Here is Jim Douglass’s “Letter to the American People,” which is good to read today on the 50th Anniversary of the assassination of Dr. Martin Luther King, Jr. He was one of only three journalists who attended the whole four week trial in 1999, which found that MLK was murdered as the result of a conspiracy that involved the U.S. government.
“What I experienced in that courtroom ranged from inspiration at the courage of the Kings, their lawyer-investigator William F. Pepper, and the witnesses, to amazement at the government’s carefully interwoven plot to kill Dr. King. The seriousness with which U.S. intelligence agencies planned the murder of Martin Luther King Jr. speaks eloquently of the threat Kingian nonviolence represented to the powers that be in the spring of 1968…Thirty-two years after Memphis, we know that the government that now honors Dr. King with a national holiday also killed him. As will once again become evident when the Justice Department releases the findings of its ‘limited re-investigation’ into King’s death, the government (as a footsoldier of corporate power) is continuing its cover-up – just as it continues to do in the closely related murders of John and Robert Kennedy and Malcolm X.”
For the speech: click here Martin Luther King, Jr. Who is your God_-1
I delivered at 6 P.M. at the Lorraine Motel in Memphis, TN on April 4, 1993, the twenty-fifth anniversary of the murder of Martin Luther King, Jr. at 6 P.M. at the Lorraine Motel on April 4, 1968. The talk was an attempt to reverse what had become a prominent trend when discussing Martin Luther King, Jr. over the previous decade, namely, the systematic minimizing, downplaying, ignoring and disparaging of the absolute centrality of nonviolence in his life and work. It was as if, even those devoted to him and his work, as well as those who desired him to be a patron saint of their peace and justice cause, wanted no part of the essential dimension that nonviolence held in all his programs and pursuits of peace and justice. In this amnesia inducing process, Dr. King’s historical memory was beginning to mirror the historical memory of Jesus, that is, he was becoming a person with a multitude of admirers and fans, most of whom wanted no part the nonviolent love of friends and enemies that was axial to his whole existence. However, Martin Luther King, Jr. without his total and unreserved commitment to nonviolence to the very end of his life is not Martin Luther King, Jr., any more than Jesus is Jesus without His total and unreserved commitment to nonviolence to the very end of His life.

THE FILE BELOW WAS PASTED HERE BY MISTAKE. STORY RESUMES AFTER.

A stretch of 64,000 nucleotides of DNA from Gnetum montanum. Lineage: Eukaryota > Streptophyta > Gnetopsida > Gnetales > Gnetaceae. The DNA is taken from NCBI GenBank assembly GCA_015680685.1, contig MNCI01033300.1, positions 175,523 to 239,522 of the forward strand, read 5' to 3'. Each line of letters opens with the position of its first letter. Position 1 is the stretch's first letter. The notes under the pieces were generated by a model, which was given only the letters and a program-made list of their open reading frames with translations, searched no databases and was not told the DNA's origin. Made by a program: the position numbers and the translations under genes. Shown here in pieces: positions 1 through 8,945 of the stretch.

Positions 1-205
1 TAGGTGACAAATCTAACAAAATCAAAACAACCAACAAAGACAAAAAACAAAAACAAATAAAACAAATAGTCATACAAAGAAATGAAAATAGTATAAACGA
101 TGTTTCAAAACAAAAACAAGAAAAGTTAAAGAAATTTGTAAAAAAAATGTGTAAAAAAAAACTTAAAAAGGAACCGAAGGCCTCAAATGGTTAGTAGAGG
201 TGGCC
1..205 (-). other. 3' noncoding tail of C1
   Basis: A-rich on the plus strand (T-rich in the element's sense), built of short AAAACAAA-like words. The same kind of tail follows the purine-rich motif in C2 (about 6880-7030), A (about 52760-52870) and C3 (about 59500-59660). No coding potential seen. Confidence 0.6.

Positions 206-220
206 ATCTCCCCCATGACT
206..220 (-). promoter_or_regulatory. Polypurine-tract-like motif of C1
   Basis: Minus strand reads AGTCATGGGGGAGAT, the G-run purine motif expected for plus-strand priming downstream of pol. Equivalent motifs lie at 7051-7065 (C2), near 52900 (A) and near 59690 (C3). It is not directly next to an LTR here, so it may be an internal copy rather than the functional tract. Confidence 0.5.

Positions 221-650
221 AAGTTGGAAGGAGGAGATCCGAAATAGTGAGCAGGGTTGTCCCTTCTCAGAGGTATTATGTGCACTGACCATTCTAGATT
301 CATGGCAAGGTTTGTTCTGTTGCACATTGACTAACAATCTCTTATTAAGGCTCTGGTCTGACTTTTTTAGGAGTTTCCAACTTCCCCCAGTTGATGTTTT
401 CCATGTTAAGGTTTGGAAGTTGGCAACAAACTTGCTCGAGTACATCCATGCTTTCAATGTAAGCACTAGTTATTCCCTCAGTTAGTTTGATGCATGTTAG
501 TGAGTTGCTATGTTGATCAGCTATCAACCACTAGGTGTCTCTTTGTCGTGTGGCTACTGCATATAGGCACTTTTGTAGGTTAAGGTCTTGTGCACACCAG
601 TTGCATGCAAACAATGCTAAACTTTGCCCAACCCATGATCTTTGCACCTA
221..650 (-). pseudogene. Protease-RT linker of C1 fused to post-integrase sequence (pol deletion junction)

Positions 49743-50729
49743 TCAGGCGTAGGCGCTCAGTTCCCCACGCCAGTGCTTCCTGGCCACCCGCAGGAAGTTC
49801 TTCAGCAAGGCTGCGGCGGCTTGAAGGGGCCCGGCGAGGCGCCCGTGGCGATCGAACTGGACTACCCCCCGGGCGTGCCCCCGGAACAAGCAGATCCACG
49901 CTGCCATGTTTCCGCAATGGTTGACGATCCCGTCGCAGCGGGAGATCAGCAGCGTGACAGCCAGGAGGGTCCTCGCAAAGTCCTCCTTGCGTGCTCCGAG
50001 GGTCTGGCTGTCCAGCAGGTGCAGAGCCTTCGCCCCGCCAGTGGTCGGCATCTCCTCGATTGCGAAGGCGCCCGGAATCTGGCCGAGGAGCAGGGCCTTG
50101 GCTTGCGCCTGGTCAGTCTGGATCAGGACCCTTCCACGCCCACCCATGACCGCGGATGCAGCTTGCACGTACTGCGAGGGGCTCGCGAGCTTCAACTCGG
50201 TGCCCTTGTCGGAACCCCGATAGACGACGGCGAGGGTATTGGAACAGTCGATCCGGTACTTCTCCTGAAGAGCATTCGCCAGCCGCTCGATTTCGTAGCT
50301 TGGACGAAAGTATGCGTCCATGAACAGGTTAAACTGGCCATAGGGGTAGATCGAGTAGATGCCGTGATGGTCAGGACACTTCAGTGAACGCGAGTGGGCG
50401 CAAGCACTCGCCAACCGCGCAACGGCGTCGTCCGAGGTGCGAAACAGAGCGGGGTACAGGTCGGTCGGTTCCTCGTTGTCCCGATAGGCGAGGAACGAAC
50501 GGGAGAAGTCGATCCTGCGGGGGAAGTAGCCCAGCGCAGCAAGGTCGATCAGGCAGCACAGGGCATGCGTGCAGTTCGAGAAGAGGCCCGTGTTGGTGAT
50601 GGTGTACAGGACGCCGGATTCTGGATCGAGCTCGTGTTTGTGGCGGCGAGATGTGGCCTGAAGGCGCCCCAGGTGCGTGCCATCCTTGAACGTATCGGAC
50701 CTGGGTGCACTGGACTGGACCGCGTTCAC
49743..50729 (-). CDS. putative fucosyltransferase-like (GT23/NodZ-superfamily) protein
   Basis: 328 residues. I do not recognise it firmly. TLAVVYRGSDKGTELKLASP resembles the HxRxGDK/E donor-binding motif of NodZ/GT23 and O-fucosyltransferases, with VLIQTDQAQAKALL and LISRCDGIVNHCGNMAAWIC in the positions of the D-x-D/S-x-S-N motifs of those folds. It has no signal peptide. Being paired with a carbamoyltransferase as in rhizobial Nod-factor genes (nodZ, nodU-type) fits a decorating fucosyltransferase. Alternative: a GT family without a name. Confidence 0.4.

My address at the Lorraine Motel on April 4, 1968, seemingly had no effect in stopping the systematic presentation of Dr. King with little or no reference to the all encompassing place nonviolence actually held in his life and in his social justice efforts. Yet, here are the words of Martin himself:
“In recent months several people have said to me: ‘Since violence is the new cry, isn’t there a danger you will lose touch with the people and be out of step with the times if you don’t change your views on nonviolence?’ My answer is always the same. Occasionally in life one develops a conviction so precious and meaningful that he will stand on it till the end. That is what I have found in nonviolence. I’m committed to nonviolence absolutely. I am just not going to kill anybody, whether it’s in Vietnam or here…The stage of history is replete with the chants and choruses of the conquerors who came killing in pursuit of peace.”
A violence endorsing Rev. Martin Luther King, Jr. is as absurd as a violence endorsing Jesus. Fundamental human integrity, decency and honesty insist that a truth for which Martin and Jesus daily and ultimately laid down their lives should not be calculatingly bracketed out of the memory of their lives by those who are the institutional gatekeepers for preserving the remembrance of them. But if the gatekeepers of their memory are self-serving deceivers via deliberate omission, then the individual person must speak clearly the truth, that nonviolence was pivotal to and irremovable from each of their lives. He or she may not have the bull horns that an institution has at it disposal. But he or she has power. The power of saying that 1+1= 2 to those who are trying to double cross humanity by saying 1+1= 5. They have the power of truth.
Take a moment and consider the attached reflection on Martin Luther King, Jr. from twenty-five years ago on this day. It might be helpful in clarifying the place of nonviolence in some life and death matters that are universal to humanity—including you and me.
-Emmanuel Charles McCarthy